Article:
George and Laura Annie Willson were joint directors of Smith Barker & Willson, a lathe-making factory in Halifax, which was dedicated during the First World War to the production of munitions. Most of its workers were women, trained and supervised by Mrs Willson. Realizing that some of the mothers were going without food so that their children could eat, she set up a works canteen to ensure that the women were properly nourished. The idea was soon adopted at other factories around Britain with large numbers of female workers. The Willsons were so successful at recruiting and retaining women that they were asked by the Ministry of Munitions to give advice on the subject to machine-tool manufacturers in Birmingham and elsewhere in the English Midlands. In 1917, when the Order of the British Empire was created, Laura Willson was made an MBE in recognition of her war work.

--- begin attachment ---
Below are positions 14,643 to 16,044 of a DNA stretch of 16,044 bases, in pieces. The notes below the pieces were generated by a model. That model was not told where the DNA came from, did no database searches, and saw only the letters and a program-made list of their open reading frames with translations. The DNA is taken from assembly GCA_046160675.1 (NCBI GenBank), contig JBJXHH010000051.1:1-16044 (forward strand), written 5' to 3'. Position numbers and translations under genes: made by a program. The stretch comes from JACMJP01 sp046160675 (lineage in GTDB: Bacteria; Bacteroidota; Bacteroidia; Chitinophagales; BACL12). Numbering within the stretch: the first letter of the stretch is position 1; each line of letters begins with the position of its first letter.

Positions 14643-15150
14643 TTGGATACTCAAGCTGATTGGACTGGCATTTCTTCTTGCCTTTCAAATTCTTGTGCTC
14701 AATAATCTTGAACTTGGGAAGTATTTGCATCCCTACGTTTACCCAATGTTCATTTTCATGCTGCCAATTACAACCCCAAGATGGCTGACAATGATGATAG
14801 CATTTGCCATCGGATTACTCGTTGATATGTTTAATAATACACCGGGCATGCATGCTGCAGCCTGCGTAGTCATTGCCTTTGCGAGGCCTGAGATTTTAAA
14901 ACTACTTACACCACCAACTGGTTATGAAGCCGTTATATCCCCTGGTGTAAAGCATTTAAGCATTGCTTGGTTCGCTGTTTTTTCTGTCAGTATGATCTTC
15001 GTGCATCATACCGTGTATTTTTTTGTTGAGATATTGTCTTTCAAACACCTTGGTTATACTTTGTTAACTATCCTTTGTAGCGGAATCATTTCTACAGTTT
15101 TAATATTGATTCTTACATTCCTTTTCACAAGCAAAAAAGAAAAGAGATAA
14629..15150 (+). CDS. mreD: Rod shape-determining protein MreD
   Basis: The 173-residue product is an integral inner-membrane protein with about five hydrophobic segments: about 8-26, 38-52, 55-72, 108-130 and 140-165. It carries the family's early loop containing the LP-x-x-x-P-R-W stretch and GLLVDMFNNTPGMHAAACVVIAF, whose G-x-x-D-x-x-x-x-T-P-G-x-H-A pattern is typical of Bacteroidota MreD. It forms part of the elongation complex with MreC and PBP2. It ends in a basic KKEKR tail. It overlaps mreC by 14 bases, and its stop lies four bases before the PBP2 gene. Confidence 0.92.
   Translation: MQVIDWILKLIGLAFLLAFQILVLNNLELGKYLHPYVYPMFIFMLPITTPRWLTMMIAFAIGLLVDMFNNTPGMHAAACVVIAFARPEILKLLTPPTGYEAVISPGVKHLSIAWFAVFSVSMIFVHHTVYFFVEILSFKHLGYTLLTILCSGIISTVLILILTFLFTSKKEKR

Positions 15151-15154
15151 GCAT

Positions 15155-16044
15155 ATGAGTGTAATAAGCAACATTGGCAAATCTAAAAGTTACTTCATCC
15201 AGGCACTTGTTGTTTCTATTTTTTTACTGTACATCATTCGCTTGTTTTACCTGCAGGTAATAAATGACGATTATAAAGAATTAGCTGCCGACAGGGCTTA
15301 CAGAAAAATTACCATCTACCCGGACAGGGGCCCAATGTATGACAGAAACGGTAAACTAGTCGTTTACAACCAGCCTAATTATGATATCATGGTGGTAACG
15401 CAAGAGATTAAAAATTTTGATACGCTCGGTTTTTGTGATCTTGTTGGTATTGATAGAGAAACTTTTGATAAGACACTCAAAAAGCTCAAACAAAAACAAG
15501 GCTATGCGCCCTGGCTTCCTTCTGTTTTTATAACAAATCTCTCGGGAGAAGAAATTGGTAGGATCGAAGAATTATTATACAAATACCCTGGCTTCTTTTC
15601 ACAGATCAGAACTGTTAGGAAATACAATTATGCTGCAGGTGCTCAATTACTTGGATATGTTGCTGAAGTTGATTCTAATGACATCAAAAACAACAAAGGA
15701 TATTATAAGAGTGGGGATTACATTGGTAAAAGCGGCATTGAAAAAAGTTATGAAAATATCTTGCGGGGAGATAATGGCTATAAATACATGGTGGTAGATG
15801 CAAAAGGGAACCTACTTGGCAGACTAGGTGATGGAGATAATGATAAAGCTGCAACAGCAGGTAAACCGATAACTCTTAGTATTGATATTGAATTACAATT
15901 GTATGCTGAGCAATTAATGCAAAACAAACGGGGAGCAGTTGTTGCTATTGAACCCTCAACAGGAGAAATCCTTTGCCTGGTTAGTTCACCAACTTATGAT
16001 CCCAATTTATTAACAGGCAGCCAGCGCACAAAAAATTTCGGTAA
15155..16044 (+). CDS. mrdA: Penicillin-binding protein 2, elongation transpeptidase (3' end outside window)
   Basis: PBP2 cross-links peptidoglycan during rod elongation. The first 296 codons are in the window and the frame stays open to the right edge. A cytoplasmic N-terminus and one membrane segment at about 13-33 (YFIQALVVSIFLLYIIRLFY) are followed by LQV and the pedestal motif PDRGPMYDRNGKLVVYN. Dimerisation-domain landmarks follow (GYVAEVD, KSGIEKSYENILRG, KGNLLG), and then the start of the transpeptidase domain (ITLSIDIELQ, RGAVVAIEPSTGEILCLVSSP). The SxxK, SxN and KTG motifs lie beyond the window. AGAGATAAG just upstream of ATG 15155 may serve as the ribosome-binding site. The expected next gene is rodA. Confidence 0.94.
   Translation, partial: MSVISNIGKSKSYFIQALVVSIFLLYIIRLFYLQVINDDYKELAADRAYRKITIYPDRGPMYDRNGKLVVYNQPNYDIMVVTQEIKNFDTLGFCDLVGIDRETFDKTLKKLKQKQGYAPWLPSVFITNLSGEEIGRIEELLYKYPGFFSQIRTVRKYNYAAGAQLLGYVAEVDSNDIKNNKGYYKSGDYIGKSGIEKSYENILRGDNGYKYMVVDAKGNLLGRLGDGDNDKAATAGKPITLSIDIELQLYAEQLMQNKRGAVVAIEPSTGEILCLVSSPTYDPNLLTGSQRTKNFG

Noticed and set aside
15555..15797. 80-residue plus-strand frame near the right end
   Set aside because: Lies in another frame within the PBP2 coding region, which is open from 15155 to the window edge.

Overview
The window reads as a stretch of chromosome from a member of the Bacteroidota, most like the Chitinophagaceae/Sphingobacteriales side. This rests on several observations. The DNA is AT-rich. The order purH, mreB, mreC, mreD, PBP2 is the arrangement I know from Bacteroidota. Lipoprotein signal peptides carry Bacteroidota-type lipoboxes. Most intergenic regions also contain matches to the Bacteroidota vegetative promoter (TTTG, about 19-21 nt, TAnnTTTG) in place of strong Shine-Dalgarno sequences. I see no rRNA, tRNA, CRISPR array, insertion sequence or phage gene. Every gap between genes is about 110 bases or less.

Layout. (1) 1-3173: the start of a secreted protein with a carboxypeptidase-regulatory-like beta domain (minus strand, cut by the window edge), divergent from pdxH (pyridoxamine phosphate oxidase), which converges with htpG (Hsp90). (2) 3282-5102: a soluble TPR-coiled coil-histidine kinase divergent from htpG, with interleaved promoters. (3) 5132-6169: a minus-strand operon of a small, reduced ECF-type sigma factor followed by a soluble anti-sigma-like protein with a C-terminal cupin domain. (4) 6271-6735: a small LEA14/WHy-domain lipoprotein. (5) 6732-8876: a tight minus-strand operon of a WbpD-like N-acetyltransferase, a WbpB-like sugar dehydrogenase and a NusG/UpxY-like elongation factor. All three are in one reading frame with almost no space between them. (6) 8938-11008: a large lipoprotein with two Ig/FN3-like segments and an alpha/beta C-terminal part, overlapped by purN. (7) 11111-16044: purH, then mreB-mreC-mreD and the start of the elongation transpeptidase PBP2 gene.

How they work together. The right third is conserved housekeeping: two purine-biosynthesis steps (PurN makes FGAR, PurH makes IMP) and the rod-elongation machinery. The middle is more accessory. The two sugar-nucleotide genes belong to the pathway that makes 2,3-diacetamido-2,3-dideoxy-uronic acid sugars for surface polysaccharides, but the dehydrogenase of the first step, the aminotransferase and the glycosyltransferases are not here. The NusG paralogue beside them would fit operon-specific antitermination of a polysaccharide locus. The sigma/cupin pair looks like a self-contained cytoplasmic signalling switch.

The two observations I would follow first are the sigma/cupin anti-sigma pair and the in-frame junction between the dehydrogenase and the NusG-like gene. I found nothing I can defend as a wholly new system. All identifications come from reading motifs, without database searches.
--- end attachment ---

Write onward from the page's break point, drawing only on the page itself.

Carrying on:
Like many others, Willson was angered by the Restoration of Pre-War Practices Act 1919, which banned the employment of women in those industries where they had not worked before the war. When Smith Barker & Willson tried to challenge the ban, they were found to have acted illegally. This continuing hostility to women workers brought Willson together with like-minded pioneers in 1919 to found the Women’s Engineering Society (WES). She later became a leading member of the Electrical Association for Women.